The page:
Properties of platelet concentrates prepared after extended whole blood holding time


1Research, American Red Cross, Tidewater Region; and Associate Research Professor in Pathology, Eastern Virginia Medical School, Lewis Hall, P.O. Box 1980, Norfolk, VA 23501.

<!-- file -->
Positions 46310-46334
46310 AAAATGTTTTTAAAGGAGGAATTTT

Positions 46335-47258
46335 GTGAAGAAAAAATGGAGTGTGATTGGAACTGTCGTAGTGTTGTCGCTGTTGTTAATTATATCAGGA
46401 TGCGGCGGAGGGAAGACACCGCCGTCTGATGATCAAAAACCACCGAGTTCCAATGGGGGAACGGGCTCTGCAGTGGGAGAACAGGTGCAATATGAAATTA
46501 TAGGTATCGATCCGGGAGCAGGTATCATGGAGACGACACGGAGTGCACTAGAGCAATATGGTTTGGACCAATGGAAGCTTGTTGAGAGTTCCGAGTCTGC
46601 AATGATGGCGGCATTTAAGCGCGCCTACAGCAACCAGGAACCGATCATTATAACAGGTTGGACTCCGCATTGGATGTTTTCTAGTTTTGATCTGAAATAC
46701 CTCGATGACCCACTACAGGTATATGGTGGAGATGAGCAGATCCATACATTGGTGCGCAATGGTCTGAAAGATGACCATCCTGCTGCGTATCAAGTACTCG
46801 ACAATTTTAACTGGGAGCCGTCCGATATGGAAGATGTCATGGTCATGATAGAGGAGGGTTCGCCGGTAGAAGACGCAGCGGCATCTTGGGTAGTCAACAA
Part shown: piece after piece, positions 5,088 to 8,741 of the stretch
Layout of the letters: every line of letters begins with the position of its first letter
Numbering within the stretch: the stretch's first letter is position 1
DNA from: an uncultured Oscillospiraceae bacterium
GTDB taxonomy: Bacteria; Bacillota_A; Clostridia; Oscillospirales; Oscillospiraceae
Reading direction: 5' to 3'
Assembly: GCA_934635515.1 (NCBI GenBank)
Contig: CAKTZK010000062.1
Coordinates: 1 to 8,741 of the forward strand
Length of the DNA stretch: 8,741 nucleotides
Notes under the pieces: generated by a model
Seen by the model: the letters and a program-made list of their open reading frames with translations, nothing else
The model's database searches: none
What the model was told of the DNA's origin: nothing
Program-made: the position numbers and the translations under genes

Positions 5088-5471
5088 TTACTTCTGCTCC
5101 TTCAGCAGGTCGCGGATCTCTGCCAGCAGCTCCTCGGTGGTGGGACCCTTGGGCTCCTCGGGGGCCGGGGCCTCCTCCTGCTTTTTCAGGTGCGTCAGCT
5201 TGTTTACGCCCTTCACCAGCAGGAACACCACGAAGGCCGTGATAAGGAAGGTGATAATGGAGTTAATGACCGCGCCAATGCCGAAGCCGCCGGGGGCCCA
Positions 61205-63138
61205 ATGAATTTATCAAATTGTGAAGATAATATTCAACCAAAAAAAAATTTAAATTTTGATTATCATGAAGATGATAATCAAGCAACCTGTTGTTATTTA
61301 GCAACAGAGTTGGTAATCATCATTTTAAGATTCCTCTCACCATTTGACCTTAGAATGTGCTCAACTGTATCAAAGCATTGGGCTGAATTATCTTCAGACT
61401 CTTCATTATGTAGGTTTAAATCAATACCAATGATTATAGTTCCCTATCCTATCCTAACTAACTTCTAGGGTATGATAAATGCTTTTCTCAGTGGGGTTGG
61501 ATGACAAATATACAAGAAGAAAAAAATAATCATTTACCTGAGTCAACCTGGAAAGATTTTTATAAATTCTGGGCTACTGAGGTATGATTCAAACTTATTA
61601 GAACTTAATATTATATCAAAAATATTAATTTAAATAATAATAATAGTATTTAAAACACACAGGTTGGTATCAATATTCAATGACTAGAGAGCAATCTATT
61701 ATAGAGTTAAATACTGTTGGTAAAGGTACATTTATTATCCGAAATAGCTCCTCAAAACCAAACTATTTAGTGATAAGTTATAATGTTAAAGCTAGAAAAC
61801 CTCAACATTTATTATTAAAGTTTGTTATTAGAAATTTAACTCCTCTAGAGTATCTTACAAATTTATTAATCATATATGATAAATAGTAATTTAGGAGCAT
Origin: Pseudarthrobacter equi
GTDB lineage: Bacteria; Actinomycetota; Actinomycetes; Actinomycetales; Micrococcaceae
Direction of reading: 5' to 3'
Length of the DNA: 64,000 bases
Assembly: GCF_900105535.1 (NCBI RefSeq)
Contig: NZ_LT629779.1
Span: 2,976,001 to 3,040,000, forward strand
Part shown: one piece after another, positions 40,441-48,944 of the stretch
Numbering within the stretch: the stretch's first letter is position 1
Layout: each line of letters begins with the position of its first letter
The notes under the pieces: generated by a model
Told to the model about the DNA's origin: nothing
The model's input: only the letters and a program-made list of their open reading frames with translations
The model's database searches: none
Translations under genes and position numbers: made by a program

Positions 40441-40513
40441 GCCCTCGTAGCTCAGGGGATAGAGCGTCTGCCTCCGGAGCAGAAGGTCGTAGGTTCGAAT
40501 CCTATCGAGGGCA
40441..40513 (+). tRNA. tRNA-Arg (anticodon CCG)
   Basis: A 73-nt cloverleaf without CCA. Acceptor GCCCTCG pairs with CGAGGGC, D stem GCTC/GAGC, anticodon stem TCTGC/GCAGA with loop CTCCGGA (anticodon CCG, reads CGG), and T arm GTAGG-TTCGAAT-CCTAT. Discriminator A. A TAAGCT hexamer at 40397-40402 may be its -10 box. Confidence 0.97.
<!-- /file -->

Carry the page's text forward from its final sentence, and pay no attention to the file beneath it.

Extension of the maximum holding time for whole blood collected into a CPD-ADSOL system from 6 to 8 hours at ambient temperature under conditions that cause the temperature of the blood to decrease to 20 to 24° C would facilitate the preparation of platelet concentrates (PCs). In this study, the properties of CPD-PCs prepared and stored for 5 days in PL-732 containers after various initial holding periods were assessed in two laboratories, designated Laboratory A and Laboratory B. Laboratory A found higher platelet-rich plasma (PRP) volumes (276 ± 25 vs. 249 ± 19 mL) and platelet yields (76 ± 18 vs. 66 ± 18 × 109 platelets) with 8-hour holds (n = 10) than with 1- to 2-hour holds (n = 10), although only the difference in PRP volumes was significant (p < 0.05). No significant difference was observed in autologous in vivo recovery (54 ± 11 vs. 47 ± 9%) or survival (167 ± 37 vs. 170 ± 25 hrs), as calculated by gamma function using 111In as radiolabel. Laboratory B also found higher PRP volumes (304 ± 31 vs. 279 ± 37 mL) and platelet yields with 8-hour holds (n = 12) than with a 6-hour holds (n = 10) (88 ± 26 vs. 77 ± 27 × 109 platelets). No significant differences were found in morphology score, the extent of release of β-thromboglobulin, the discharge of lactate dehydrogenase, or hypotonic shock response. These studies showed that an 8-hour preprocessing hold period did not significantly affect in vitro and in vivo properties of PCs after 5 days of storage.